Durbin, Bustos Hold Roundtable Discussion on Women's Economic Security
[EAST PEORIA] – U.S. Senator Dick Durbin (D-IL) and U.S. Representative Cheri Bustos (D-IL-17) held a roundtable discussion on women’s economic security today at Illinois Central College. The discussion looked at how issues such as minimum wage, pay equity, access to child care and health care affect women’s financial stability and success.
“Too many women face financial pressures simply because of outdated policies that limit economic opportunities. We have a problem in this country when women make up half the workforce, but earn far less than half the income.” Durbin said. “About 60 percent of women’s job gains in the economic recovery are in the 10 categories of jobs that pay the lowest wages. It’s clear we need to raise the minimum wage, but we cannot stop there. We need to look at every issue affecting women’s economic security, including access to affordable health and child care. Ensuring that women can succeed will create brighter futures for individuals and families across the entire country.”
“When women succeed, America succeeds. By supporting women and enabling them to pursue their goals, we will not only strengthen working families, but our economy and the middle class,” said Congresswoman Bustos. “Mothers are the primary breadwinners in 40 percent of households today, but report after report still show many ways in which we continue to fail women. That's why I will continue to focus on enacting policies that support women’s success and therefore their families' success."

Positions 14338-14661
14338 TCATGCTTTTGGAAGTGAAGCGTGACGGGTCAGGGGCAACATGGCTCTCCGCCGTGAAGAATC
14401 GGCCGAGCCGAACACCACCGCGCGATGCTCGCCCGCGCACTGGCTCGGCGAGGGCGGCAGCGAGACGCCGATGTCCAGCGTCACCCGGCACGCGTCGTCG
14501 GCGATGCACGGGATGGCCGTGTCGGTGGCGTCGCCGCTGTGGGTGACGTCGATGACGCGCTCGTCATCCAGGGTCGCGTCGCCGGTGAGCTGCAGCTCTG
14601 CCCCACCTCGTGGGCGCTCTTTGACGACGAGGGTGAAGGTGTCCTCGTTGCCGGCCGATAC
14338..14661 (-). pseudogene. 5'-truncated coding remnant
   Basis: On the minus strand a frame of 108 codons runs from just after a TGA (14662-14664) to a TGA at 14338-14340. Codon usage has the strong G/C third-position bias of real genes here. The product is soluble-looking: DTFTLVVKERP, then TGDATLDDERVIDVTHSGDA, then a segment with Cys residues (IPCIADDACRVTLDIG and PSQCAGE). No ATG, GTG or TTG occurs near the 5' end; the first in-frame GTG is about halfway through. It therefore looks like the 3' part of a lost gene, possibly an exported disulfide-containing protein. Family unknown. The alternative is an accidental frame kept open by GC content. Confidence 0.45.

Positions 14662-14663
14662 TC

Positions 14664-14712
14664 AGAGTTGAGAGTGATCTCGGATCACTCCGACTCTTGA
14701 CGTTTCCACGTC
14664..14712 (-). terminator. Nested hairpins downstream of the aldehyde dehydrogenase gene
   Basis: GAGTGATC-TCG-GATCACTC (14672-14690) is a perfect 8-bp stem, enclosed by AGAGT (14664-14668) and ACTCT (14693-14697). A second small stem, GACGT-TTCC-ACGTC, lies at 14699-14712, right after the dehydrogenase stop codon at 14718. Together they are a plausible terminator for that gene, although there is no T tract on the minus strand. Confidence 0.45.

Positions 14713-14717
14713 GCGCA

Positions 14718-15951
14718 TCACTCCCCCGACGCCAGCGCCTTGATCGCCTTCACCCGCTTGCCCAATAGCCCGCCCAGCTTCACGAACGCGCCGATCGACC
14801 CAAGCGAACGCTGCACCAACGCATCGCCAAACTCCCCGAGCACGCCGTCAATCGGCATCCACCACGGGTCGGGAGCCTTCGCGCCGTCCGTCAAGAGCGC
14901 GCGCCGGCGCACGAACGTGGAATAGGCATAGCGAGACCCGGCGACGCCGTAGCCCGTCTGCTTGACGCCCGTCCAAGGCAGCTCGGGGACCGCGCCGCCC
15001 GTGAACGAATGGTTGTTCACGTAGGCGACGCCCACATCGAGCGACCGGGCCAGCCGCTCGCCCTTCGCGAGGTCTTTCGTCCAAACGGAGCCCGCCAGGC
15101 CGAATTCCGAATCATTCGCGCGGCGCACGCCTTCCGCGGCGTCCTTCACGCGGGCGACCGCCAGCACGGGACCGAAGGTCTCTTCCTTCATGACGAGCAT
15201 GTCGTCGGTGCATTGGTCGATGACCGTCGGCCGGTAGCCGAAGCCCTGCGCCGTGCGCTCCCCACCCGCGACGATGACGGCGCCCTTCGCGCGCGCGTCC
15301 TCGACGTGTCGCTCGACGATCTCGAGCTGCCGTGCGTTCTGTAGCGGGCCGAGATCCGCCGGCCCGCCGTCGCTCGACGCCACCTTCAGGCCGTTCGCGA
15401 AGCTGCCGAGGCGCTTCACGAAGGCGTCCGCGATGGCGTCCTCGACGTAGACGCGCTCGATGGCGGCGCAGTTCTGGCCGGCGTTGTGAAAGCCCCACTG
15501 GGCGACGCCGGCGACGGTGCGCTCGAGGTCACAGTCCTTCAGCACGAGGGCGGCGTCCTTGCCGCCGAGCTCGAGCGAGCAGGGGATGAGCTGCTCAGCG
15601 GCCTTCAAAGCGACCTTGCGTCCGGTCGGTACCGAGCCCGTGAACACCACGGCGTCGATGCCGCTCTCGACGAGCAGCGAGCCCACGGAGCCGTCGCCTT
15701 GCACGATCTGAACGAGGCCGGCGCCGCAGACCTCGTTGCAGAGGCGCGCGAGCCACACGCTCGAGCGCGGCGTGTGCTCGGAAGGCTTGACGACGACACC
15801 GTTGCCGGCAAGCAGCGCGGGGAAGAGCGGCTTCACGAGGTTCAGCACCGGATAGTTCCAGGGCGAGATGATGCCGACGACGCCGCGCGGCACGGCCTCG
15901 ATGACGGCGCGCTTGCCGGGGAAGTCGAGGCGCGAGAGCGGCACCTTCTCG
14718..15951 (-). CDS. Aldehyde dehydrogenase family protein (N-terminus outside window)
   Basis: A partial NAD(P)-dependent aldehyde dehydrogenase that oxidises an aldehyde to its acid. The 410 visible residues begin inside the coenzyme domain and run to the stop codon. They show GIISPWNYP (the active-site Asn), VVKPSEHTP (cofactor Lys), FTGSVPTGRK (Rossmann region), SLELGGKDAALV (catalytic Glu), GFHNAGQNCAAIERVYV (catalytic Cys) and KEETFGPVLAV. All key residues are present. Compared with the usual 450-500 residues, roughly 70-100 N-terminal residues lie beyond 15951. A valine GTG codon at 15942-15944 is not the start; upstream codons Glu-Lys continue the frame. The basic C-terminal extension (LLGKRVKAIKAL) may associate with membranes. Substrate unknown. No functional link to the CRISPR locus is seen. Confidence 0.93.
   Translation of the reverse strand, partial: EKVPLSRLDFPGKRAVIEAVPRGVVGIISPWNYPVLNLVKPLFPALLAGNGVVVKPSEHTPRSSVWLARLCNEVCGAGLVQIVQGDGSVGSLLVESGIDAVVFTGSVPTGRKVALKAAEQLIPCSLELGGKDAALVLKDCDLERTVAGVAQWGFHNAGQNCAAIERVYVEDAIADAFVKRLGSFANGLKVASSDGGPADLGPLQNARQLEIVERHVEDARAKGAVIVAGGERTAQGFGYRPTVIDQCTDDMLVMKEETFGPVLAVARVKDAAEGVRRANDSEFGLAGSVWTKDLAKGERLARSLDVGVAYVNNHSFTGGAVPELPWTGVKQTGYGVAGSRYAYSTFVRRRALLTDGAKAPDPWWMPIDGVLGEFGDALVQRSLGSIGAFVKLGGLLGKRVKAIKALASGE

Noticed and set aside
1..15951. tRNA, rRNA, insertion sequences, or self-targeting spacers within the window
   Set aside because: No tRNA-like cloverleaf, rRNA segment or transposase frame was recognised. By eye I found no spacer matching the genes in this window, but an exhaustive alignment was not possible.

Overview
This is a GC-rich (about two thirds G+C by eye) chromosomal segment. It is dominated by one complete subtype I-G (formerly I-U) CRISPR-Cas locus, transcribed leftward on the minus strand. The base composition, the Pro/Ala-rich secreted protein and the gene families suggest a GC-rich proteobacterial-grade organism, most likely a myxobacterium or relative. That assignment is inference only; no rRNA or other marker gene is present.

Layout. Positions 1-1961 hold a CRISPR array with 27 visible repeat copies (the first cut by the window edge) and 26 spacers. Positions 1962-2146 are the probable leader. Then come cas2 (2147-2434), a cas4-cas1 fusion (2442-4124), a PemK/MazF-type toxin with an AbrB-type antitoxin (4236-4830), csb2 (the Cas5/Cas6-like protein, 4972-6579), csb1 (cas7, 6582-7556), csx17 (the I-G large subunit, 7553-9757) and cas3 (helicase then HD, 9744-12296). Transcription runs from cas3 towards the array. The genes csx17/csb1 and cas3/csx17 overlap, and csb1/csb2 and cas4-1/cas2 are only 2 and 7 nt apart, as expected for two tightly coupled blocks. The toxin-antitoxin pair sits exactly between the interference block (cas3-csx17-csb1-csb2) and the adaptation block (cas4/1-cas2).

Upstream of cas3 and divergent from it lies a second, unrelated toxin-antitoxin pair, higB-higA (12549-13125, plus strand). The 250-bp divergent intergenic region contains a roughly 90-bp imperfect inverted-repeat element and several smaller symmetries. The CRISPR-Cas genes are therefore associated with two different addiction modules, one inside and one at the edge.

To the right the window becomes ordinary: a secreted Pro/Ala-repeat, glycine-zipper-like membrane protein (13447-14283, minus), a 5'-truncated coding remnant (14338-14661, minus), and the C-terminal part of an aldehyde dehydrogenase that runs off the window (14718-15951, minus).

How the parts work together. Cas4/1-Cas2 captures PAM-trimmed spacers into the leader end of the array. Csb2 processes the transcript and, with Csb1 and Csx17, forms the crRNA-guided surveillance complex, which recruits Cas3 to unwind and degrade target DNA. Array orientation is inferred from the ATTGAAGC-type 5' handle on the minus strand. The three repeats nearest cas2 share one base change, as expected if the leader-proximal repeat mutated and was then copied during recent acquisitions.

Durbin and Bustos highlighted four major issues affecting women’s economic futures:
Durbin is a cosponsor of the Minimum Wage Fairness Act to increase the minimum wage from $7.25 to $10.10 per hour in three 95-cent annual increments and index it to inflation annually thereafter. The bill would also gradually raise the minimum wage for tipped workers over a longer period of time, from the current $2.13 per hour to a level that is 70 percent of the regular minimum wage. 2.8 million working single parents would benefit from the increase in the minimum wage, more than 80 percent of whom are women.
The Equal Pay Act was signed into law almost 50 years ago, but the pay gap between men and women is just as real today as it was then. According to the U.S. Census Bureau, women earn 77 cents for every dollar earned by men. It is even greater for minorities: African American women earn 70 cents; Hispanic women earn 60 cents. Durbin is a cosponsor of the Paycheck Fairness Act, which amends the Equal Pay Act to more strongly discourage gender-based discrimination.
Affordable Child Care
In Illinois, and 30 other states across the country, the average cost of child care is more than college tuition. Without help, some women pay around half of their income for child care Due to a lack of funding for programs like the Child Care and Development Block Grant (CCDBG), 82 percent of eligible children do not receive federal assistance.
First signed into law by President George H.W. Bush in 1990, CCDBG is the primary source of federal funding for child care assistance and serves 1.6 million children every month. CCDBG is a block grant to states, which then help low-income families. The House passed CCDBG in September and a vote is expected on the bill in November.
Access to Health Care
The Affordable Care Act improved healthcare access, affordability, and utility for women. Women now have access to contraception, mammograms, and other health screenings free of charge. It expanded Medicaid, and gave low-income women access to comprehensive health insurance. The Health Insurance Marketplace allows women to shop for affordable health care coverage if their employer doesn’t offer it and the Affordable Care Act prevents insurance companies from charging women more simply because of their gender or pre-existing condition.
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